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Release management strategy for Dynamic Documents

Level 7

Release management strategy for Dynamic Documents

Description:

I have DITA bookmap with topics (User Manual). I load them to Windchill. I get dynamic documents:

  • DITA bookmap A.1
  • topics...A.1  

Then I publish them to PDF and then print it. I give printed manual to my customer(1).

Then I change topic_1 from this manual:

  • DITA bookmap A.1
  • topic_1 A.2
  • other topics...A.1

Then I republish User Manual to PDF and print it. I give printed manual to another customer(2).
This is another User Manual than have customer(1).
Then customer(I don't know which - 1 or 2) calls to our tech support and says that he finds the error in our User Manual.

 

How to identify which User manual does he mean? How to find it in Windchill?
If I have 1000+ bookmaps, 10000+topics with 100+ versions, 10000+ customers.
My question is about what metadata from Windchill I should use to track my printed documents with their Windchill objects.

 

I only see this way:

Use version attribute of Dynamic Document from Windchill(burst settings) in DITA bookmap  and always iterate root DITA bookmap object when topic is changes. It's hard manual work. For example, if topic is used in 500+ maps.

Are there any another ways?

 

 

 

6 REPLIES 6

Re: Release management strategy for Dynamic Documents

The combination of the Windchill object ID and "version.revision" gives you the unique identifer from a data perspective. If you use the title of the topic or even the topic filename then the problem you have is that the same topic name could be used all over the place (e.g. "Introduction").

Re: Release management strategy for Dynamic Documents

Hi,@GarethOakes

"The combination of the Windchill object ID and "version.revision" gives you the unique identifer from a data perspective." - No. See my description.

I get dynamic documents:

  • DITA bookmap A.1
  • topic_1...A.1  
  • topics..A.1

Then I publish DITA bookmap A.1 to PDF and then print it. I use "version.revision" in PDF(A.1). I give printed manual to my customer(1). 

Then I change topic_1 from this manual:

  • DITA bookmap A.1
  • topic_1 A.2
  • other topics...A.1

Then I republish DITA bookmap A.1 to PDF and print it. I also use "version.revision" in PDF(A.1). I give printed manual to another customer(2).

So my customers have same unique identifers of User Manual (DITA bookmap A.1) with different content (topic_1 A.1 and A.2).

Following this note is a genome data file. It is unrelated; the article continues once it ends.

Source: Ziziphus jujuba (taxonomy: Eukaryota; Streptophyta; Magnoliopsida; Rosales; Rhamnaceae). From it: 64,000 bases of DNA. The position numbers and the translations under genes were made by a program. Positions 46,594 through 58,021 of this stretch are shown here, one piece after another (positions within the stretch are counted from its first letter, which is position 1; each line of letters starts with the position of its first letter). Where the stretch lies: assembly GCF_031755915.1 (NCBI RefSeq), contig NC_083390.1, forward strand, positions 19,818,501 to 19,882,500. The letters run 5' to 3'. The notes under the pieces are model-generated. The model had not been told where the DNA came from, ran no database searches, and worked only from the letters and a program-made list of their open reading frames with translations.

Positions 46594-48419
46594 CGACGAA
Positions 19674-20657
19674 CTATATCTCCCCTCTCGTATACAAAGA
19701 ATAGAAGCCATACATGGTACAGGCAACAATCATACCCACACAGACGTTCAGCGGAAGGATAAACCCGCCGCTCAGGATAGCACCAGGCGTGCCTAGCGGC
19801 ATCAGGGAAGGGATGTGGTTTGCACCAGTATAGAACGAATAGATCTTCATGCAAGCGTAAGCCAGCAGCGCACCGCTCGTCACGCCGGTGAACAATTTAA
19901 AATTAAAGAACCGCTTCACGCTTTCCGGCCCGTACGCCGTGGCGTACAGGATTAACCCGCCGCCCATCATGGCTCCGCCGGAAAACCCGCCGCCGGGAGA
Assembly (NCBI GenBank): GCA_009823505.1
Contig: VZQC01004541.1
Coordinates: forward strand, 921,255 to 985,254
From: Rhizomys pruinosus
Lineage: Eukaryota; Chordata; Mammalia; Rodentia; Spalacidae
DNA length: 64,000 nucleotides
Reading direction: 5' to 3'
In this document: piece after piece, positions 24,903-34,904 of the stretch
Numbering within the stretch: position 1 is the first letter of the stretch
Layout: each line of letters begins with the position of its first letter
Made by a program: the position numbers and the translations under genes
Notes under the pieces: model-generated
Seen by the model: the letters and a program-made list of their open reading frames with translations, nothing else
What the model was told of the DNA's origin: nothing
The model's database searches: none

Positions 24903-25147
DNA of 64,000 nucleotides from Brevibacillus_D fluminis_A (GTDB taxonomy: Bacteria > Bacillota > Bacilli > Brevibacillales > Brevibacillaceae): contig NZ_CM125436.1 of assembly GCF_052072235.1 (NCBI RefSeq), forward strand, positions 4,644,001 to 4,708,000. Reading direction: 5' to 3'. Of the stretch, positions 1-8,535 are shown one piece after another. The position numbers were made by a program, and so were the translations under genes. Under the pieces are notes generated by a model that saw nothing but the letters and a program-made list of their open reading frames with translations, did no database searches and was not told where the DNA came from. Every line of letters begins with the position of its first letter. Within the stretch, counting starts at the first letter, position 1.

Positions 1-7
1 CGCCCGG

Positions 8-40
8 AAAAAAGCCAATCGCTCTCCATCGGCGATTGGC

Re: Release management strategy for Dynamic Documents

You misunderstand. The Windchill Object ID is not visible in Arbortext (or is perhaps under the dialogs somewhere?). It is a random ID like "01324512344". It has no relationship to DITA topics, but is the ID used for storage in the underlying database. You can retrieve it and map it to XML attributes using the 2-way bursting rules.

Re: Release management strategy for Dynamic Documents

You can retrieve it and map it to XML attributes using the 2-way bursting rules.

Using this method I get 2 PDFs of DITA Bookmaps with the same identifiers (for example, on the first page) 01324512344_A.1, but with the different content (topic_1).

 

Re: Release management strategy for Dynamic Documents

Right, so don't use the Windchill Object ID of the DITA bookmap, use the Windchill Object ID of each topic (say, printed in the footer). These will be unique. The combination of Windchill Object ID and version.revision gives you the exact source of the content, if that's what you're after.

Re: Release management strategy for Dynamic Documents

Use the Windchill Object ID and version.iteration of each topic (say, printed in the footer) is not a good idea. I haven't seen such manuals.

 

I only see this way:

Use version attribute of Dynamic Document from Windchill(burst settings) in DITA bookmap  and always iterate root DITA bookmap object when topic is changes. It's hard manual work.

 

I think to use baselines. With them I could compare two documents and see the difference. It would be great if I could mapping the information from the baseline to the dynamic documents.But it doesn't support.

 

The modularity of the documentation brings both its pluses and its minuses.

When I use 1 monolithic document, I could completely iterate it (version 1,2...). But the minus is content reuse.

When I use a modular document, I could effective reuse topics. But the problem with changing topics, tracking these changes at the map level and comparing changes with printed documents.